Protect messaging and streaming data in the cloud with "data key" encryption

The best approach for protecting data in message queues and data streams is to not put any sensitive data in the message. Some systems use a claim check model where the messages contain just resource identifiers that can be used passed to the originating system to retrieve the data. The Claim check approach creates tighter coupling between the producer and consumers. It puts an additional burden on the producer to be able to cough up the data associated for the claim for some period of time.  Some systems sometimes have to create caching architectures to store the claims for retrieval adding additional complexity to the producer. 

Data / payload encryption is an alternative approach that can be used to protect data stored in messaging systems or on disk. Sensitive data is encrypted and put into the message payload.  Producers and consumers only need share access to encryption or decryption keys. This is easy in cloud environments which have services built just for this.

Standard disk encryption does not provide the same level of data security as payload.  Data on encrypted volumes can be seen by anyone with access with no additional work. Application machines often have volume access at the root level.  

Asymmetric encryption vs symmetric encryption

Asymmetric encryption provides more security because of the algorithms used and because of the segregation of encryption and decryption keys. The downsides of asymmetric encryption is speed and resulting payload size. Note: Asymmetric algorithms can be used for signing payloads or encrypting data.

Symmetric encryption uses the same key for encryption and decryption. It is unsuitable for digital signing. because anyone with the decrypt key could use that same key to create a false signature. Symmetric encryption is faster than asymmetric encryption, costs less in compute and results in smaller payloads than common asymmetric algorithms.

Envelope Encryption

  1. Create symmetric encryption key
  2. Encrypt data with the symmetric data key
  3. Encrypt data key with asymmetric cloud key
  4. Send encrypted data key and encrypted data in message

Approaches

Cloud provider vaults and encryption services provide highly secure asymmetric encryption support. You can use those services to directly encrypt your data or you can use those services to encrypt the keys that are used to encrypt your data.

ApproachDescriptionKey Management
Encrypt data with asymmetric cloud key
  • Encrypt/decrypt using cloud asymmetric encryption API.
  • The APIs are usually limited to small amounts of data, like 4K sized data.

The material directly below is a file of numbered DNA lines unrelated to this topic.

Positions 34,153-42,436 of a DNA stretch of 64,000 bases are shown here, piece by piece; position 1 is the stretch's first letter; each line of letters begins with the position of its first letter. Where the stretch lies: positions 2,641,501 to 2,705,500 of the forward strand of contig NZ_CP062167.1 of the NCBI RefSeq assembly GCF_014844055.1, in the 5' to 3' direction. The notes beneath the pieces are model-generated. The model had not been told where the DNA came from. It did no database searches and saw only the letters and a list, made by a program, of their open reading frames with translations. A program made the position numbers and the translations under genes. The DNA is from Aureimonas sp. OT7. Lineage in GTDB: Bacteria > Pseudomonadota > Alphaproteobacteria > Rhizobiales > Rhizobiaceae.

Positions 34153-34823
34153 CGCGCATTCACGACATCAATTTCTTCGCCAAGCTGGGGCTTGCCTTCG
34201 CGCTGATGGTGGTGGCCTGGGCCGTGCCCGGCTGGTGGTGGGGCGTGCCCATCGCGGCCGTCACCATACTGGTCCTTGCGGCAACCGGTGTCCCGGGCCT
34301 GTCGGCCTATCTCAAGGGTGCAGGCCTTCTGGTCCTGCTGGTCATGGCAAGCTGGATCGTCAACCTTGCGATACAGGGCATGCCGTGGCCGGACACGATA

• All keys are managed by cloud provider key store.
  • Cloud providers charge per asymmetric encrypt/decrypt operation. 
Envelope (data key) Encryption
  • Encrypt/decrypt via faster symmetric encryption using random data keys.
  • Encrypt/decrypt the data keys using cloud asymmetric encryption API to encrypt the data keys
  • Asymmetric encryption keys are managed by the cloud provider key store.
  • Cloud providers charge per asymmetric encrypt/decrypt operation.

  • Symmetric data encryption keys are ephemeral and are not stored.
  • The data key must be sent with the payload as additional metadata.














Amazon and Azure SDKs support both approaches.

Envelop, aka data key, encryption

This diagram shows how data key encryption works.  Data keys can be cached and re-used in many situations.  This results in significant performance improvements and fewer cloud provider calls.

Cloud provider SDKs hide the bulk of this complexity.

Single pass encryption

Single pass encryption is simpler. 

SDK notes

The Amazon SDK supports data key caching.  SDK FAQ, KMS FAQ
The Azure SDK supports one time use symmetric data key creation for every message sent.

Advantages and Disadvantages

Let us look at some of the advantages of both approaches.
ApproachWhen to useWhen to not use
Encrypt data with asymmetric cloud key
  • The data is very sensitive and must stay encrypted for long periods of time.
  • Resulting data size is unimportant.
  • Encryption speed is unimportant.
  • Volume is low enough that there are neither rate limits nor const concerns.
  • Ephemeral data.
  • Data blobs that are larger than supported by the cloud provider APIs.
  • Encryption/decryption time is important as in streaming or messaging applications.
  • You will overrun cloud API rate limits.
Envelope (data key) Encryption
  • Data is only sensitive for a short time period.
  • High volume systems where cloud APIs rate limits may be hit or where cost is a concern.
  • There is concern about the size of the data after encryption.
  • Data is highly sensitive and will be stored for long periods of time.









Semi-ephemeral should most likely be encrypted using the data key approach.


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Change Log

Created 2020 Feb 16

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